14th LUMEN International Scientific Conference Rethinking Social Action. Core Values in Practice RSACVP2020– Copyright © 2020
FORMAT | Presented paper
LANGUAGE | English
HOW TO CITE| Unguru, E., & SANDU, Antonio (2020). Games of Supervision in Social Work. Presented at 14th LUMEN International Scientific Conference Rethinking Social Action. Core Values in Practice RSACVP2020 | online conference| Iasi, Romania | May 22-23, 2020.
This paper analyzes a series of games of supervision, games that we understood not from the medicalized paternalistic perspective on social work, which Kadushin printed on this theory, but from the perspective of games as ego transactions, bringing here into discussion Eric Berne’s Transactional Analysis. Thus, in this paper, the games of supervision were seen as strategies for normalizing power relations in the process of social construction of supervision as a professional practice.
In general, supervisors tend to act in the supervision process as they themselves, in turn, received supervision, if it was constructive, or to place themselves on an opposite communication model, if the supervision process in which they were themselves involved was ineffective or they considered it a generator of professional stress.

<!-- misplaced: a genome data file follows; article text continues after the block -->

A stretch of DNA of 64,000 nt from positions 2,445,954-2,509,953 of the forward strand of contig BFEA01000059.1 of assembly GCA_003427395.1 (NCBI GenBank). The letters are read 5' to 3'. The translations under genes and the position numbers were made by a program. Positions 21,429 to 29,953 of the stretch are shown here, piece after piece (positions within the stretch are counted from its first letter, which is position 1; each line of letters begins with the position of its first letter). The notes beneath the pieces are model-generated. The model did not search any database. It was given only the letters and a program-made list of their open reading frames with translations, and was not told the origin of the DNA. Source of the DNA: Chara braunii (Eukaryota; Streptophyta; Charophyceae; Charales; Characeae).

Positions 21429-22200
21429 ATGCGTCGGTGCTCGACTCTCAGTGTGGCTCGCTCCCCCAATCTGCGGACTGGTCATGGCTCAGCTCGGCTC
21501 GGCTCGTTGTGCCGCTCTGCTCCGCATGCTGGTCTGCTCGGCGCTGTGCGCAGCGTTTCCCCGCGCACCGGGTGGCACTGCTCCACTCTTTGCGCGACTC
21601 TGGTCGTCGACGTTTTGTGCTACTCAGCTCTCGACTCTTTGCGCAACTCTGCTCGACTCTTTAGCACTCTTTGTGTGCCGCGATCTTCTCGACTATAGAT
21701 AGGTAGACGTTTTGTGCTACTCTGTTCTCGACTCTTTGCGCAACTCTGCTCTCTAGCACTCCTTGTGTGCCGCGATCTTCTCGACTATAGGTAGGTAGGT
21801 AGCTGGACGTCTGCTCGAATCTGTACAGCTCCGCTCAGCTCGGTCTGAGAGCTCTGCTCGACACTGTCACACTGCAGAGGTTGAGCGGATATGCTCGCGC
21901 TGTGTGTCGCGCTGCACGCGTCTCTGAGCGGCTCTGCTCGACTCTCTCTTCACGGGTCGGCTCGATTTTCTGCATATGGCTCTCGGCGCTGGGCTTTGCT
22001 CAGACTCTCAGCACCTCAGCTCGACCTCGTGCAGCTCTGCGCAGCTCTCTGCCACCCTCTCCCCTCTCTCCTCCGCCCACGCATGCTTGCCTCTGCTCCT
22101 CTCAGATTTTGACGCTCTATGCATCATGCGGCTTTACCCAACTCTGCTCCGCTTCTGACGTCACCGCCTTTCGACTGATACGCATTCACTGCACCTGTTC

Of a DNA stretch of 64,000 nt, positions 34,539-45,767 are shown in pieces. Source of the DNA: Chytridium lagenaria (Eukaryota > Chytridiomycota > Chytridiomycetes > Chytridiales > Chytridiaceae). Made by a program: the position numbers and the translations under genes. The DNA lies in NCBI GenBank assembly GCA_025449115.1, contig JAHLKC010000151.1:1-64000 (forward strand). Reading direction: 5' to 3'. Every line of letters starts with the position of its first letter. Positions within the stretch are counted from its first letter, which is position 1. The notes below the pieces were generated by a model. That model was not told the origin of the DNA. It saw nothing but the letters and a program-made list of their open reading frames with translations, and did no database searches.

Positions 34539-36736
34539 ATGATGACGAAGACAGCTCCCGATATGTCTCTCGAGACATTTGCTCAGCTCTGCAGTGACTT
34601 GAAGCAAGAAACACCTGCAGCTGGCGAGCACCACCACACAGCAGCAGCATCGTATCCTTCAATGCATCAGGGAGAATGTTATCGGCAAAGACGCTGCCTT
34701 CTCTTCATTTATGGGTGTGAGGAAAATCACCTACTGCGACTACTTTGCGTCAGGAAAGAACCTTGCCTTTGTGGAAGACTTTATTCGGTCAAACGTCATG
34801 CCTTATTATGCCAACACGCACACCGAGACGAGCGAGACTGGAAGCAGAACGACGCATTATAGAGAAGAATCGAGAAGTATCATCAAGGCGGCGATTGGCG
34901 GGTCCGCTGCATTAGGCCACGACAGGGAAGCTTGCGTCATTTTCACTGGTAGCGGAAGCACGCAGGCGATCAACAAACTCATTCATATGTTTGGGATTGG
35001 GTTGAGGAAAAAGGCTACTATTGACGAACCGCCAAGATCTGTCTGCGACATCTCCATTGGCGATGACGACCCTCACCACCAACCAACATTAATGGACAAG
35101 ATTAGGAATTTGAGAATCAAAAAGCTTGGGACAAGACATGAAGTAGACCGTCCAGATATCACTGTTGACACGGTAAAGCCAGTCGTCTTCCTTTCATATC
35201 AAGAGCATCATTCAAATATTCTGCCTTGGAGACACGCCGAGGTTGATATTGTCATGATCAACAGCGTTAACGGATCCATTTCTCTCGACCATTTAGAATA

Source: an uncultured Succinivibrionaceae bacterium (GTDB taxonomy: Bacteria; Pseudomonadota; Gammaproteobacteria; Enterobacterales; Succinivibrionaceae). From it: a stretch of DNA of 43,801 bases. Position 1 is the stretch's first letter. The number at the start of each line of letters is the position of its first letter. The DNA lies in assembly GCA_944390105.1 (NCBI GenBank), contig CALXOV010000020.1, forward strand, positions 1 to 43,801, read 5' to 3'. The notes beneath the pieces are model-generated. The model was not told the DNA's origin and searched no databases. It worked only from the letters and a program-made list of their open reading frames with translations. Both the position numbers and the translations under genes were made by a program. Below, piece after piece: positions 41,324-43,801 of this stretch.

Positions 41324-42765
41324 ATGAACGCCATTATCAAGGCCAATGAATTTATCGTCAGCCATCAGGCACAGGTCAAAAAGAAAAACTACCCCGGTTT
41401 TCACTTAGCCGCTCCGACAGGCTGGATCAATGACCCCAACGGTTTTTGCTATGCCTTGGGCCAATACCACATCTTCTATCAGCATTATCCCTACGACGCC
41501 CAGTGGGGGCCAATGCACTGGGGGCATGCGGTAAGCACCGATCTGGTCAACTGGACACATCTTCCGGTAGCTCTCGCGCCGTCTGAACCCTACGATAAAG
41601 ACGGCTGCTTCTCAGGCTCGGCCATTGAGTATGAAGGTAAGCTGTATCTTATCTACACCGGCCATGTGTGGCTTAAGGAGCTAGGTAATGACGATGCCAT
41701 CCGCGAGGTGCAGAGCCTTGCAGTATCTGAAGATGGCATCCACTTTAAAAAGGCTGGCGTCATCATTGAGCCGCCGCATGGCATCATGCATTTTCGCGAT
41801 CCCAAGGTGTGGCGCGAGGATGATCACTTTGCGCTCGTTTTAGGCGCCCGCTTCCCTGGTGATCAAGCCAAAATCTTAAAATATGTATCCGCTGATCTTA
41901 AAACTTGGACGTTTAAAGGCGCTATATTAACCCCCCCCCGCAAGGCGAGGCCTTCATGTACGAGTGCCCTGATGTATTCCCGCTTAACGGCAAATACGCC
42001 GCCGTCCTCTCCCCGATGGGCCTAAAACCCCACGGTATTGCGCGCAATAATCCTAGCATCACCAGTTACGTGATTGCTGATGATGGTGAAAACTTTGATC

Seductive strategies aim at transforming the supervisor into a close friend of the supervised person, regardless of the party initiating this approach, by replacing the supervisory relationship with one of protective mentoring and, in general, giving up at least one of the supervisory functions so that side of the process that suits both parties, ensuring the comfort of communication, to be explored only partially.
The games of supervision, as identified, although partially different from the model initiated by Kadushin, follow the structure identified by the author, in the sense that games initiated by the supervisor are aimed at mitigating power disparity by discursive cleavage from case-centered to centered on the relationship, while the games initiated by the supervisor tend to create an empowerment of the supervisor, which allows the supervisor to assert himself, responding to his need for recognition, rather than that of the trained supervisor.
supervision games; transactional analysis, power relations; seductive strategies; empowerment of the supervised.